Writing the Fight Scene (A Balticon 2022 Panel)

These notes are from the titular panel at Balticon 2022. The panelists were D.A. Xiaolin Spires, Danielle Ackley-McPhail, Brandon Ketchum, and Wen Spencer, with John Appel as moderator.

The panel description was as follows: A good fight scene can improve the pacing of your novel, raise the stakes for your character, and add immediacy to your writing. But how do you do it well? How do you determine what weapons your character would use and how do you convincingly portray that? Short of studying martial arts for ten years and achieving a black belt, how do you research the combat skills so essential to a pulse-pounding action scene?

7 Things To Remember When Writing A Fight Scene

  1. Emotionally set the fight up – wrap the action with the POV character’s emotion
  2. Keep the pacing fast
    • short sentences, brief descriptions, keep the poetic moments far and few between
    • set up things with explanations before the first hit
    • Keep comments and observations to fragments to prevent slowing the pacing
  3. Pay attention to what you’re trying to accomplish: a duel? A Battle? An argument? Fun banter?
  4. Use the fight to show the character’s personality
    • Skilled and emotionally detached? Fights with clinical precision
    • Mean? Fights dirty, makes the fight hurt, gets in extra hits when they’ve already won
    • Straightforward? Tries to punch through any obstacle (physically or metaphorically)
    • Hates fighting? Runs away. Judo throws attackers away and flees.
  5. Add the character’s internal dialogue, evaluations of the other fighter(s). Add the POV character’s visceral reactions
  6. What sort of weapons are being used? Different ones have different fail points
    • Improvised? Describe the location on the way in, so describing the item doesn’t slow the fight
    • Named weapons?
    • Differentiate weapons based on caliber or blade type
  7. Don’t forget about the effects of the fog of war
    • Character thinking next move ahead, but perhaps not paying attention to the long game. Strategy lost to the visceral here and now

Ways to Differentiate Fighters of Different Skill Levels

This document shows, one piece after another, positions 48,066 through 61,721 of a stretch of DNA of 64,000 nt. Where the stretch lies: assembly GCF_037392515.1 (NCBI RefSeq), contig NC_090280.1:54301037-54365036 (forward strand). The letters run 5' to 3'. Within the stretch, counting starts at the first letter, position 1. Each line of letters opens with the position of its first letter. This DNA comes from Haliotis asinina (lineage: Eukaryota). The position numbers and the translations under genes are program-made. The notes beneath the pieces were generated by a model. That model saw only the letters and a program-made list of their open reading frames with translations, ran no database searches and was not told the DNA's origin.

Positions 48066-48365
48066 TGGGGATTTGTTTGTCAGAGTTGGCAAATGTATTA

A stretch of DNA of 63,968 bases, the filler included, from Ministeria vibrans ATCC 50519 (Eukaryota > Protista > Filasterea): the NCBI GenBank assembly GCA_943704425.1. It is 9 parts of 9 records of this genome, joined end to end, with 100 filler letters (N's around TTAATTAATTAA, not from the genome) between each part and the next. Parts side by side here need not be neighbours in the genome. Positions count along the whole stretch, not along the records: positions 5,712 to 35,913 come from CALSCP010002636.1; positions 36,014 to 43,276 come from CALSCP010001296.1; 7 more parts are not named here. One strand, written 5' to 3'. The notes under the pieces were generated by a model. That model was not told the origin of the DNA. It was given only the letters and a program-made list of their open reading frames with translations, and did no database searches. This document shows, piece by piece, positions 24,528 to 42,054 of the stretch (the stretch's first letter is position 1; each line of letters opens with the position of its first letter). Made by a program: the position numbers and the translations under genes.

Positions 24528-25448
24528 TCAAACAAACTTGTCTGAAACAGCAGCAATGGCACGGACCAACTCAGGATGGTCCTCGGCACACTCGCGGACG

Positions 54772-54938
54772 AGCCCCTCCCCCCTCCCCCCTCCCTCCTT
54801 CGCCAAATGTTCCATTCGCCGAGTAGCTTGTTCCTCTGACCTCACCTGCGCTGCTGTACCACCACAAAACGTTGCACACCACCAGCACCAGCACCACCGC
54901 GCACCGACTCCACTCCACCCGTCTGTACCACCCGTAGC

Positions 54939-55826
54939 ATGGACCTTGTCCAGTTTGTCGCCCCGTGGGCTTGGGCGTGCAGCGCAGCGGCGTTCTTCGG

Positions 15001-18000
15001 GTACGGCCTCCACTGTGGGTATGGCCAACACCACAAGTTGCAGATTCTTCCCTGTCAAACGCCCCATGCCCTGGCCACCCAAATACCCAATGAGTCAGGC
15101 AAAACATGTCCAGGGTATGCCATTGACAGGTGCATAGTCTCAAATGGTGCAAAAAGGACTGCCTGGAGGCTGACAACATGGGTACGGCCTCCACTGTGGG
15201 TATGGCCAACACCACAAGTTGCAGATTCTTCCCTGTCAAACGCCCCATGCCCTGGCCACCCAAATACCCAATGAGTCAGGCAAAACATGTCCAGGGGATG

• Untrained — typically untrained fighters fall on either side of the spectrum, they’re often too timid, or they come out flailing and use up all of their energy too soon. Lack of skills has them telegraphing their moves.
  • Skilled — typically more calculated moves, tactical use of the environment (get the sun in their eyes, etc). May choose to take a hit to get the win
  • Show the try-fail cycle — especially with reoccurring villains, show the heroes running away, then stalemate, then winning as they grow and learn.

What Pulls Readers Out of a Fight?

  • Long descriptions of world-building to explain the spell the character is casting… while falling to their death
  • Super fancy moves — that don’t actually have that real-world level of effectiveness. See:
    • Snapping necks
    • choking people to unconsciousness cleanly
  • Ignoring the environment — rocky terrain is hard on ankles
  • Not showing the physical drain (energy and injuries) on the body
    • If they’ve got torso or head wounds, they’re gonna need an ER or something
    • But with realistic pacing — gut wounds take a minute
  • Ignoring physics

Iconic Fight Scenes

  • Inigo versus Westley in The Princess Bride
  • The last fight in Dune written by Frank Herbert
  • Scaramouche by Rafael Sabatini
  • The Moon Knight
  • The hallway fight in Daredevil
  • The stairwell fight in Atomic Blonde

Now, I’ve shared notes on fight scenes before, but is there anything major you think the panelists missed?

3 Comments

  1. Have you predetermined how a fight turns out?
    One thing I would recommend is to use D&D melee round rules. Initiative, whether the character hits, whether the other has defenses, just how bad is the hit?

    Note, for those who don’t know, that D&D was, originally, the wargame “Chainmail”, with magic and monsters added. Wargames have been taught for over 200 years in every military college in the world, to teach officers to be how to run a battle. An immense amount of thought has been put into their development… and you can use it.

    My late wife and I were working on a scene where a group is ambushed in a dark street. People got hurt, badly, who we didn’t expect to be touched. Others worked better than we expected, all on rolls of the dice. The readers of the scene said it was the best they’d read.

    Chance is 100% guaranteed to take control of a fight – use it. The ancient military aphorism of “no plan survives contact with the enemy” is true down to street fights and ambushes.

    Liked by 1 person

    1. I know it works for a lot of people, but I’ve found I can see it sometimes in the writing — to the story’s detriment. Everything ends up being very round-robin and turn based, with the focus being on the stage directions and not on the character’s emotional state or viscereal reactions. So, definitely, it can be a tool to randomize a fight and make it less predictable, but make sure you’re still focused on the characters, and not just the fight actions.

      Like

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